Spin guy / brace length

sheethead

Member
362
2
Branford CT
Thanks M25-

Our current "heavy guys" are about 1.5 x the length, I'm going to rig some light guys to use up to 15 kts. The foredeckasylum gets real sloppy with end for ends using just the sheets, thought we'd give this a go. I only need 2.5 seconds overall to get on the podium this year ;-)

Jim

 

Merit 25

Super Anarchist
2,009
0
VA and MD USA
What size boat?

On the 36.7 we use sheets only up to 10 kts true. After that the guys go on (which are really heavy, big ass shackles) still do end-for-end. In 15 kts I (<-mast/bowman) would definitely want guys on b/c the back o' the bus rarely gets their shat together well enough w/ just 2 stings. Who would've thought more strings makes it easier for them to understand....

For light air guys, definitely want dyneema or vectran cores. Even though it'll be lighter, you'll be sailing hotter and loading up the guys more w/ apparent.

 

sheethead

Member
362
2
Branford CT
37.5 ft., we have the same setup and the same situation... As chairman of neverland, I can't figure out why 2 strings are better than 1... Maybe because there are 2 engineers and an architect... It's too simple...

We rig light sheets, 1/4 inch, for light air but want something to simplify the 5-15 range, which is the typical range on LIS.

I'm thinking 3/8 low stretch line would be more than enough, my issue is finding the right shackle, all of the QR styles are heavy. Any ideas on that?

 

Haligonian Winterr

Super Anarchist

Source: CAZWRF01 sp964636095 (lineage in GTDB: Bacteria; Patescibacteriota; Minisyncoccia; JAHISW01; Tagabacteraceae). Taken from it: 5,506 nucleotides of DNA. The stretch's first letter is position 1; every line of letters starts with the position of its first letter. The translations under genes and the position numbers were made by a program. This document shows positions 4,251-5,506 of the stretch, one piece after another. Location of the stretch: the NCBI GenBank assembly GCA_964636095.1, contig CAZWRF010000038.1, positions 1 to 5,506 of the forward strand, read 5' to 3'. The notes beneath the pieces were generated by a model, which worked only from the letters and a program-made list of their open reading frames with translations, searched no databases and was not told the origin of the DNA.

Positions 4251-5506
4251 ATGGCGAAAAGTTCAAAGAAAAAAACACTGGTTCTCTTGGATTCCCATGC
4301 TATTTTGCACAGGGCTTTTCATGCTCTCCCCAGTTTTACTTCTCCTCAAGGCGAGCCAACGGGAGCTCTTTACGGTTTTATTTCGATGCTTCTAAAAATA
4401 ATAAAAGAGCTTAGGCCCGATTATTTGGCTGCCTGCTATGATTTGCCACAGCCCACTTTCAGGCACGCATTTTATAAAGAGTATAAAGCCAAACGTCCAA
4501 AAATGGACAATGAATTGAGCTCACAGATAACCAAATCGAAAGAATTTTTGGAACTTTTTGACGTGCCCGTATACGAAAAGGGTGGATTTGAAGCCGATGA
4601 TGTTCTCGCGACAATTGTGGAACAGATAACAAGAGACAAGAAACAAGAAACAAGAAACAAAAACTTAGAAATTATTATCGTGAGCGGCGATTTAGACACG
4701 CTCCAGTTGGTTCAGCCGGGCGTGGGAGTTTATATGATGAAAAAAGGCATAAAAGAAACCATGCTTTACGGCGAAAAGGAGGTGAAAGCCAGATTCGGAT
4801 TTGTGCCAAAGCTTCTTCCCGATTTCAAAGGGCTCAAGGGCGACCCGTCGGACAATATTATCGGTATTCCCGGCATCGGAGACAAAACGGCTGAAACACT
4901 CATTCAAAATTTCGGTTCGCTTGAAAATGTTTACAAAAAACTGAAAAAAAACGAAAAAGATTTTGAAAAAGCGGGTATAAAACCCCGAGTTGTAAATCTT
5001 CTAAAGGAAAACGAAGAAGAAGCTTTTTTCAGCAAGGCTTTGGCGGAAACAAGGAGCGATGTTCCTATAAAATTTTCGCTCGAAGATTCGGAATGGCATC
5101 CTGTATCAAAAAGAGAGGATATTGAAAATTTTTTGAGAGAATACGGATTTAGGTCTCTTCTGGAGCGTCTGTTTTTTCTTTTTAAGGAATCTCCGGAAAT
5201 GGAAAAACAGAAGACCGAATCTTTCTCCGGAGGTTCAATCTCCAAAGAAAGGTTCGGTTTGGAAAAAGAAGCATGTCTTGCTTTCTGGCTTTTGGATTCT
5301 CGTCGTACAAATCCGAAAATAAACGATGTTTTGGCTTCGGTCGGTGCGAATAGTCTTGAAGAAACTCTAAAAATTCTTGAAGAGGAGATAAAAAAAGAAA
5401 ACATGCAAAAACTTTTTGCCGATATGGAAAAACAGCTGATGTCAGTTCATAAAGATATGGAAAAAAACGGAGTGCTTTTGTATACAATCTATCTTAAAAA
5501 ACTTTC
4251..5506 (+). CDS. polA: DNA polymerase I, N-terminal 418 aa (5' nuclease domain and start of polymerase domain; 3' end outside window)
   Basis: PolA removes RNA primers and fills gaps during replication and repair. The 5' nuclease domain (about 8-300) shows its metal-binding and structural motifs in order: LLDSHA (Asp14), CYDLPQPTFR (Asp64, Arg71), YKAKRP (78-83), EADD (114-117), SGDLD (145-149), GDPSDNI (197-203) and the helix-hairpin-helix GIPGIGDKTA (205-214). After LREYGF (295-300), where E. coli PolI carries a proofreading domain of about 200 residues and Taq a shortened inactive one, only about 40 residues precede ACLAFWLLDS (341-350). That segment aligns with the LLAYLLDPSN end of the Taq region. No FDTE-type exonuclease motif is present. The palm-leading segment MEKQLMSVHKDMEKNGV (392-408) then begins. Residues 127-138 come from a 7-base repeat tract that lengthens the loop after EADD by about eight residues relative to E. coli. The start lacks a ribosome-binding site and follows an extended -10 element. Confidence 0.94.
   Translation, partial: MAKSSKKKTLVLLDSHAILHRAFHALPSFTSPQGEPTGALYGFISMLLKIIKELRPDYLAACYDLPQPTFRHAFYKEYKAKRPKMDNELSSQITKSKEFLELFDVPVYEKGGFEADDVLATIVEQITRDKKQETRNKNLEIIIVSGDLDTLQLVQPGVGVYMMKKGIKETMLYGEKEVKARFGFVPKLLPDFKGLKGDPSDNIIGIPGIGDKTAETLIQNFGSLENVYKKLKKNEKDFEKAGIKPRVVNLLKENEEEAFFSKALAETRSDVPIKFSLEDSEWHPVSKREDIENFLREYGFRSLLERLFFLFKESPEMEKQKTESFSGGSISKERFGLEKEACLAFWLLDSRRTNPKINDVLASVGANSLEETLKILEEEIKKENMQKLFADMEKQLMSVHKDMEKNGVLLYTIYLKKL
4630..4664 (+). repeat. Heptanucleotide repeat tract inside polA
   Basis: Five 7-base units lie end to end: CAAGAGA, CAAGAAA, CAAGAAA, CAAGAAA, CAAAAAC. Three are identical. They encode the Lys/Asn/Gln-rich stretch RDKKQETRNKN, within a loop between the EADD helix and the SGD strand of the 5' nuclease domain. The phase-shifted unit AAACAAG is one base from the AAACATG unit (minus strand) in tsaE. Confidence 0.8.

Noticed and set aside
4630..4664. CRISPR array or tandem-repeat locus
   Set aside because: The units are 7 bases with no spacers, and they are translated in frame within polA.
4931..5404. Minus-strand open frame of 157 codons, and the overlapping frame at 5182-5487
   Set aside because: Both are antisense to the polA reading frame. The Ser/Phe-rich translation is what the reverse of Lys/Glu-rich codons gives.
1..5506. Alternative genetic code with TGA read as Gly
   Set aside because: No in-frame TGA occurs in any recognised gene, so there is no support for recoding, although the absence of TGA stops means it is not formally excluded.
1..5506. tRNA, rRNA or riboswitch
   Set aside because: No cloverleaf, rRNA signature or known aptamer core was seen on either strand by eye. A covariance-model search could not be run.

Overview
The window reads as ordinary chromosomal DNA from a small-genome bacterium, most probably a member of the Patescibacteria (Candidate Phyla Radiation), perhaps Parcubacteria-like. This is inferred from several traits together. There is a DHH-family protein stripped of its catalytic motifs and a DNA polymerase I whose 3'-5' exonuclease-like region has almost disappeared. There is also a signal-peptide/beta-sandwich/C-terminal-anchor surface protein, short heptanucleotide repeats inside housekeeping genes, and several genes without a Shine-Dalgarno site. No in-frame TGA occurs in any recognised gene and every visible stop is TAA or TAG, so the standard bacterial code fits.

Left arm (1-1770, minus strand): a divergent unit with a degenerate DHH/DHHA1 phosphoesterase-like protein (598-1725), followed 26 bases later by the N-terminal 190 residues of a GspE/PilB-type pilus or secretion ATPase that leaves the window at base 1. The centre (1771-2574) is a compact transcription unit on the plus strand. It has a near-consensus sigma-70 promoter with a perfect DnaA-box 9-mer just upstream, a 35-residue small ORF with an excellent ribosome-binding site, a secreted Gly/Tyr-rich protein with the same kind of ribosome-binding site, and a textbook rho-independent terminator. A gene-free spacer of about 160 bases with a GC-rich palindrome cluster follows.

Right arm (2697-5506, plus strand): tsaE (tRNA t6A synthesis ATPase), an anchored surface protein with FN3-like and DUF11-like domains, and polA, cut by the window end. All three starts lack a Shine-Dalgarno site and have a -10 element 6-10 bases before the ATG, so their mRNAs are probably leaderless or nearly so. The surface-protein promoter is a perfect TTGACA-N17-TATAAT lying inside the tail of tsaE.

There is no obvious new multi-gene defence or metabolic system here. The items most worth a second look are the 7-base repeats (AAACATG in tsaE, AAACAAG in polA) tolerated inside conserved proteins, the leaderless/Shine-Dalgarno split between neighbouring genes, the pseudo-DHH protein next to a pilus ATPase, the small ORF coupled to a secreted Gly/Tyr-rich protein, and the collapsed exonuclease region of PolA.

1,478
57
Halifax, NS
37.5 ft., we have the same setup and the same situation... As chairman of neverland, I can't figure out why 2 strings are better than 1... Maybe because there are 2 engineers and an architect... It's too simple...

We rig light sheets, 1/4 inch, for light air but want something to simplify the 5-15 range, which is the typical range on LIS.

I'm thinking 3/8 low stretch line would be more than enough, my issue is finding the right shackle, all of the QR styles are heavy. Any ideas on that?
If you're dousing into the hatch, go buy a few feet of dyneema and learn how to make soft shackles, be sure to have pucks on the guys, and your foredeck always has. SHARP knife on them, and spare shackles.

If you're blowing the guy shackle with every douse, I've seen ultra lightweight plastic shackles (wouldn't trust them in anything +5 though). Or, if you've got the cash, I've seen farr30 use Tylaska t5s, maybe 10s, whichever ones are the smallest, as their all purpose shackle. Smaller than my thumb and very light